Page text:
Access to unused TV spectrum sparks sharp divide between tech firms and broadcasters.
It works; it doesn't work. Testing failed; testing is inconclusive.
These are the battle lines being drawn between powerhouse technology firms and broadcasters over the use of unlicensed spectrum between television channels.
This unused spectrum-known as white spaces-is provided to broadcasters to create interference buffer zones. The broadcasters are loath to share the unused spectrum with technology that Microsoft, Google and other IT powerhouses claim will not interfere with television signals.
The tech companies want the spectrum to deliver broadband and other advanced wireless services, setting up a war of words and intensive lobbying on Capitol Hill. Caught in the middle of the debate is the Federal Communications Commission, which has been investigating the use of white spaces for almost decade.
In July, the FCC put a damper on the idea when it said testing on equipment supplied by Microsoft failed to consistently sense or detect TV broadcast or wireless microphone signals. The White Spaces Coalition, which is now aligned with the Wireless Innovation Alliance, said the FCC inadvertently used a defective device. The agency began a second round of testing that resulted in a Microsoft device losing power.
"By failing two out of two tests at the FCC, Microsoft and the Wireless Innovation Alliance have demonstrated that unlicensed devices are not ready for prime time," the NAB (National Association of Broadcasters) crowed in a press statement.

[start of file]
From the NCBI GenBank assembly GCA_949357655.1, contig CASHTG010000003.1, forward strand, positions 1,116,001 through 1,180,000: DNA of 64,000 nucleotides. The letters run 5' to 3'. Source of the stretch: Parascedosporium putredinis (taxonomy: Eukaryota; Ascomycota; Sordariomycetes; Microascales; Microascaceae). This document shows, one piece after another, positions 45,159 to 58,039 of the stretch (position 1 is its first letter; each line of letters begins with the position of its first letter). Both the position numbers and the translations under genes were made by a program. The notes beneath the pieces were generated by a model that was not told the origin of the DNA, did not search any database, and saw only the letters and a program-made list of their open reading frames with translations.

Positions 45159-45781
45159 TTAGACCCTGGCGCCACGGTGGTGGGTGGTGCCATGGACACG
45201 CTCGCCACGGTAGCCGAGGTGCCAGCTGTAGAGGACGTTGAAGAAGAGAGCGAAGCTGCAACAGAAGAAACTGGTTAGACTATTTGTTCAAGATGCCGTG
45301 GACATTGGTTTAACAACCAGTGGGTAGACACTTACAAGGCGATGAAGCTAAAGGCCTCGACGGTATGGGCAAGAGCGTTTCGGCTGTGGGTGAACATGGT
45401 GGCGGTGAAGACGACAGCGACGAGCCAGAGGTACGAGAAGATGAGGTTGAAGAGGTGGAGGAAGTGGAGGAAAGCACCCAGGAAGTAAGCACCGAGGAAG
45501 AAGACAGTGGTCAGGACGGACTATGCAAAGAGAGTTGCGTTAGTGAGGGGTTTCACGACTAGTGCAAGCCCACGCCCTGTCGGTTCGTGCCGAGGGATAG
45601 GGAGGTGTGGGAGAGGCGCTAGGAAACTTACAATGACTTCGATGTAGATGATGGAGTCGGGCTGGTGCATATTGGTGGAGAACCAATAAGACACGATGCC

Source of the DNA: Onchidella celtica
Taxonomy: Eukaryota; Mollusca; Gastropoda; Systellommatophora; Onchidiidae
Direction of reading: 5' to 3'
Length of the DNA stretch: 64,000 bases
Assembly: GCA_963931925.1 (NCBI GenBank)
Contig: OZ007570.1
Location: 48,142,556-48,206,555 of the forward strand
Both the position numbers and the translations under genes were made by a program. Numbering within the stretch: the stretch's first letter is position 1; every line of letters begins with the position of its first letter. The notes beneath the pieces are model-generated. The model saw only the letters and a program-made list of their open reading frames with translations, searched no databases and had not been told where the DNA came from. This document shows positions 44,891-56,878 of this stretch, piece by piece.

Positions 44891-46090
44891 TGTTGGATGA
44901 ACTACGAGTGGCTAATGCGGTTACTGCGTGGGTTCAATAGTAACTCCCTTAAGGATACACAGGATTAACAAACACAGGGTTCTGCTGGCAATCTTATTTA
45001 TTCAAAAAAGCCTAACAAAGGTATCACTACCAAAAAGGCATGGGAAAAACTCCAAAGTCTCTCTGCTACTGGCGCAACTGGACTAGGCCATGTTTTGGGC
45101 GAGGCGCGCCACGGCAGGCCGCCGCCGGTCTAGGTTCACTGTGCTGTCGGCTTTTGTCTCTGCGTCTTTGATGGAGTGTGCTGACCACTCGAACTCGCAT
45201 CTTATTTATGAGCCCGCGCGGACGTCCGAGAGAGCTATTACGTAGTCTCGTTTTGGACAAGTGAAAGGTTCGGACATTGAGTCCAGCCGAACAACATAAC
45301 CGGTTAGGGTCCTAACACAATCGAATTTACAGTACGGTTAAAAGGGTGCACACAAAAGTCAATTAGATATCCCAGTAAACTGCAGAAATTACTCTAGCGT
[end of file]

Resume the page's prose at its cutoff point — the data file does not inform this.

White spaces proponents countered that that is nonsense, pointing out that the problem was an unrelated power issue, not interference. "To be clear, the Microsoft device successfully tested both digital DTV signals and wireless microphones," Brian Peters, a spokesperson for the Wireless Innovation Alliance, said in a statement.
But the NAB said that two tests and two failures means game over. On the other hand, the Wireless Innovation Alliance claims: two tests and two sets of positive results and the future is bright.
"It is not misrepresentation to say that the devices did not work as intended," NAB Executive Vice President Dennis Wharton told eWEEK Feb. 21. "That's not spin; that's reality."
Ed Thomas, an engineer and partner in the law firm of Harris, Wiltshire and Grannis and the FCC's former chief engineer, said Feb. 21 that the broadcasters have "misrepresented" the entire FCC testing process. According to Thomas, FCC testing is a data gathering mission to determine a framework for future rules.
The broadcasters, Thomas said, are confusing-perhaps deliberately-the difference between FCC testing of new technology and the product certification process of the agency.
"These devices are in no way designed as a commercial product," he said.
The prototype devices, Thomas said, were submitted to allow the FCC to establish sound rules of the road and bear no resemblance to "prime time devices" that will be marketed if white space technology is approved by the FCC.
One person close to the debate said the issue has dissolved into a "political food fight" marked by "rhetoric, fear mongering and obfuscation" by the broadcasters.
"Consumers have a right to expect products to work," NAB's Wharton said. "It is incumbent on us to point out when they don't."
The FCC is expected to issue the results of its latest testing on white spaces devices later this spring.